SANTA MONICA (CBSLA) – A longtime Santa Monica teacher who was placed on paid leave following her criticism of a current White House advisor who used to be her student has been reinstated back to her classroom.
Nikki Fiske, 73, was back teaching at Franklin Elementary School Friday, according to the Los Angeles Times.
In an interview published Oct. 10 by the Hollywood Reporter, Fiske described senior White House policy advisor Stephen Miller as a “strange dude” who ate glue as a third-grader.
On Oct. 12, the Santa Monica-Malibu Unified School District reported that Fiske had been placed on “home assignment” pending the completion of a review. At the time, a district spokesperson emphasized that the assignment was “non-disciplinary in nature.”
In an email to Franklin parents Oct. 12, the district wrote:
“Some of you may be aware of a news article voiced by Nikki Fiske. At this time, the District is reviewing the information. She currently has a substitute teacher in her classroom. She is not suspended, contrary to media reports. Thank you for your patience during this time.”
Miller, 33, who grew up in Santa Monica, is a senior policy advisor for President Donald Trump and the former communications director for then-Senator Jeff Sessions. He has also worked as a press secretary for Republican Representatives Michele Bachmann and John Shadegg.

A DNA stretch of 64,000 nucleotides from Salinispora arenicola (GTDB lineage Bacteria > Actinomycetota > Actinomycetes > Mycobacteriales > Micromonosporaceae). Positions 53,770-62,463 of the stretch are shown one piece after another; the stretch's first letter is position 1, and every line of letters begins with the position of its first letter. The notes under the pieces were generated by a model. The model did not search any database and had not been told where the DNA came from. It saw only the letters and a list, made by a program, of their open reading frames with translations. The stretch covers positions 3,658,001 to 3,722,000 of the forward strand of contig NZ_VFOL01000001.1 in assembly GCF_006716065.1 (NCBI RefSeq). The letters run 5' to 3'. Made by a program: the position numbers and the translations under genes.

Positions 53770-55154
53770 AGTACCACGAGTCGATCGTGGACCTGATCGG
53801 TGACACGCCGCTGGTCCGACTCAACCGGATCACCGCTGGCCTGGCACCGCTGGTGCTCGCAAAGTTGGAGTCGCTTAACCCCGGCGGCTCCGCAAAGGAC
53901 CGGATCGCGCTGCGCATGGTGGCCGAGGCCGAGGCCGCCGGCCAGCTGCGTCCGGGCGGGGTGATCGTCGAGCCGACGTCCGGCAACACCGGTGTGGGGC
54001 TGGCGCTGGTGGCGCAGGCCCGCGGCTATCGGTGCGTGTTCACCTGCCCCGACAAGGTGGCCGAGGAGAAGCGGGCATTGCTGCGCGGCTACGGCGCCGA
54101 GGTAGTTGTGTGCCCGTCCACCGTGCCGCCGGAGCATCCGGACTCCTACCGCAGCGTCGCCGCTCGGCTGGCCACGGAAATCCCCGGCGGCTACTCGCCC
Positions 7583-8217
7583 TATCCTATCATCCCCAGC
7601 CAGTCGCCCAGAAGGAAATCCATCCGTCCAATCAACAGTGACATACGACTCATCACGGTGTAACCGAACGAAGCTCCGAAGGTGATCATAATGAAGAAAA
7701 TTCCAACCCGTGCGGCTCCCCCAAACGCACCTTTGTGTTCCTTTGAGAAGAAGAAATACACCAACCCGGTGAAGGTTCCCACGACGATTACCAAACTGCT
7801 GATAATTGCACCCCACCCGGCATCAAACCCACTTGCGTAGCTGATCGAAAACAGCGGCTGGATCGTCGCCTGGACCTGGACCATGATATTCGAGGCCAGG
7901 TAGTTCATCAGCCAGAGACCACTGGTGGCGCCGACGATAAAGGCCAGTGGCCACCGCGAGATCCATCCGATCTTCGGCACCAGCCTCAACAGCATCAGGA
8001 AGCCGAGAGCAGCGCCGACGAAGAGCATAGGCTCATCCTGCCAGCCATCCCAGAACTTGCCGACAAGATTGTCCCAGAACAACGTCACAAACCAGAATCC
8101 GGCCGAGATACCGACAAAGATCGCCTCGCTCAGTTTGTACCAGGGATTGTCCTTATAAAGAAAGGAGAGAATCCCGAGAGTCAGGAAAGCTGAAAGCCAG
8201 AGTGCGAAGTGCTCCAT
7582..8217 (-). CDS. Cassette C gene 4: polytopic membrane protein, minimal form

In her interview, Fiske recalled a messy child who would spread glue on his arm, pull off the dried strips and eat them.
“Do you remember that character in Peanuts, the one called Pig Pen, with the dust cloud and crumbs flying all around him? That was Stephen Miller at 8,” Fiske told THR. “I was always trying to get him to clean up his desk. He always had stuff mashed up in there.”
“He would pour the glue on his arm, let it dry, peel it off and then eat it,” she said. “He was a strange dude.”
Fiske’ decision to describe her former student was widely denounced, both by Trump supporters and others who felt she was out of bounds to disclose a child’ behavior in this way.
Miller’s third-grade teacher is not the first person to emerge with stories of his time in Santa Monica. Last month, his rabbi called him out for the immigration policies he helped craft, and his uncle criticized him in a piece for Politico.
(© Copyright 2018 CBS Broadcasting Inc. All Rights Reserved. City News Service contributed to this report.)